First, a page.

Since I’m non-symptomatic right now I have been given permission to drive. Tomorrow, I will be driving myself to the store for the first time since late May, I think. This is a long time for me to be dependent and I’m looking forward to some freedom! I feel 16 again.
Friendship quote of the day by B, “”A little more suckyness for more betterness later.” She is right. While trying to stay in the moment I can also look forward and believe that this will be over someday.
I got dressed for our Labor Day celebration and I kept clothes on a for a few hours before changing back into my pajamas. Jeffrey took a picture. My face is still puffy from the roids and no one told me that my “stripper tassels” were sticking out but I think the shot came out nice
Even chemo patients get a day off for Labor Day. So far, I’ve spent it in bed. Yesterday was a good day but today is rough. We are going ahead with our cook out anyway because friends cheer me up and they don’t expect a whole lot out of me anymore. I managed to make a delicious broccoli and provolone quiche for our lunch.
The doctors gave me three days of steroids last week to try to help me through the worst of the nausea and fatigue. It was like a miracle drug and I felt good most of the week. I also felt very hungry. I think I put on 10 lbs this week and it is probably mostly from sour cream. I sat around thinking of things I could put sour cream on. Steroid cravings are like nothing else. I don’t mind the extra pounds. I’ll need some in reserve in case of another long hospital stay. The roids have worn off now but a friend made me some delicious oatmeal peanut butter cookies that I eat one at a time from the freezer like medicine.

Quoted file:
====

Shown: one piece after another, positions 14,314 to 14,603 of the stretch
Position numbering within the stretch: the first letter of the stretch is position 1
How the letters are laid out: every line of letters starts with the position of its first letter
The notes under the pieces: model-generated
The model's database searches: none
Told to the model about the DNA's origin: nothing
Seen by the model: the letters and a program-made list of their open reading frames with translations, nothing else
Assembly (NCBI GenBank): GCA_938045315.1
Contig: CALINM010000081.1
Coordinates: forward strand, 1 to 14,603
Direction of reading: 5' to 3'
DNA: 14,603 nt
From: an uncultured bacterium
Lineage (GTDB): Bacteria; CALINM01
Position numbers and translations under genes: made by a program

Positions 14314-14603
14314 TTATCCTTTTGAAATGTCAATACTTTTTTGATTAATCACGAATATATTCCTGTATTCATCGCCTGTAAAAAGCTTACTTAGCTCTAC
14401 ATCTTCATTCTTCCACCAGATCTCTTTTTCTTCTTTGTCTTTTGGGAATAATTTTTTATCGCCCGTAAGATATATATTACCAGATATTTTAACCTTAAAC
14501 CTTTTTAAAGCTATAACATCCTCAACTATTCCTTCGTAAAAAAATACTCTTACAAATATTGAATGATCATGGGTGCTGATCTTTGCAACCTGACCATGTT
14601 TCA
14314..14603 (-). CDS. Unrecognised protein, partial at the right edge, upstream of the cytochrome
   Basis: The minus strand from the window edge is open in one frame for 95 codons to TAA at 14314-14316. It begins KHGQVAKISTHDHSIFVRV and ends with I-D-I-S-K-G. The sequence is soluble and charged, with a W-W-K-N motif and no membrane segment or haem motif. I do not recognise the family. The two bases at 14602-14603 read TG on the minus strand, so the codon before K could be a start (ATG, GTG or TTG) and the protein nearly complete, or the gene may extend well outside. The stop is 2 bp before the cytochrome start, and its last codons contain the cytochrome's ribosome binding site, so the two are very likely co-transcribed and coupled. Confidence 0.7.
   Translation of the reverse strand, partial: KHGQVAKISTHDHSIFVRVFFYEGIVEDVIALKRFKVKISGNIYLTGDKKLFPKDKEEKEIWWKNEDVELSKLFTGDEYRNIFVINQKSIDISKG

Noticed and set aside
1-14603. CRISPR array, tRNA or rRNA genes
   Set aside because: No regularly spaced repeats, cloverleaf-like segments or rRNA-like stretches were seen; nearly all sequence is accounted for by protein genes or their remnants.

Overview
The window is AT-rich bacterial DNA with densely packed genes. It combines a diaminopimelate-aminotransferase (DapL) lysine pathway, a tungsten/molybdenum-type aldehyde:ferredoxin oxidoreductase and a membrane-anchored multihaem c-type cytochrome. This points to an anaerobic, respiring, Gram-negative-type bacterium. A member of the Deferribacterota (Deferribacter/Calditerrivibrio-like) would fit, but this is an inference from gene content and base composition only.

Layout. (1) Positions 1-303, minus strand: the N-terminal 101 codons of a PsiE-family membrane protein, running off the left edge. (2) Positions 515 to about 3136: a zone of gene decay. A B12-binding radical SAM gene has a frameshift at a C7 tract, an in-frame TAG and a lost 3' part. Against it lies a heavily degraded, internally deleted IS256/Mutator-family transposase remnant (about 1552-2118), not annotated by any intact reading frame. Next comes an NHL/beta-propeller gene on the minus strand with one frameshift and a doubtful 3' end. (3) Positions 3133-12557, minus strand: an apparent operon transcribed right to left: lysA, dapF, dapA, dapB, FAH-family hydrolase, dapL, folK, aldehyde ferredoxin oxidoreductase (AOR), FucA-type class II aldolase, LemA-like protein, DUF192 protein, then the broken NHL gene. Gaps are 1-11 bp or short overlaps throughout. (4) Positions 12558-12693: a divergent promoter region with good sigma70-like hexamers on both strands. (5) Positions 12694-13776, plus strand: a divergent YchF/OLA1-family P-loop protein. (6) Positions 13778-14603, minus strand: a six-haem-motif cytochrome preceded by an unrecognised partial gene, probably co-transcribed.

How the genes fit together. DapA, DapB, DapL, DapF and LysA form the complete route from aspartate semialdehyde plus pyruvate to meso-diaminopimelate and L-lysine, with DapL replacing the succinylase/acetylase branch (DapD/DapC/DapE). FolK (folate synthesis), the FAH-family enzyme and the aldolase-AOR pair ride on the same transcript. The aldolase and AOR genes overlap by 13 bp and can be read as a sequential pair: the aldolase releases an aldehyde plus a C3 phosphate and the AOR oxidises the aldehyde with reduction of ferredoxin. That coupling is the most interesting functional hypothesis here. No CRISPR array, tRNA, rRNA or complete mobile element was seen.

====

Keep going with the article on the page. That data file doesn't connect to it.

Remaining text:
Tomorrow we are back at The James for a dose of apegaspargase. This chemo drug has a high chance of allergic reaction so they give lots of pre-meds that knock me out. I’ve got in the habit of taking a nap daily at the hospital anyway. I took my last oral chemo pills last night so this dose will conclude the consolidation phase. I will have phases one and two done with how many to go? We hopefully get those answers on Thursday. Phase 3 of my trial focuses mostly on multiple doses of Vincristine. This is the chemo that caused the autonomic neuropathy and peripheral nerve damage resulting in my tachycardia, voice, swallowing and hearing problems. The voice and swallowing have drastically improved (Thanks Kate!) but I’m still on meds for my heart. More doses could result in permanent damage so I will likely skip those doses. The question becomes what will be given instead?
Picture of my daily pill sorter.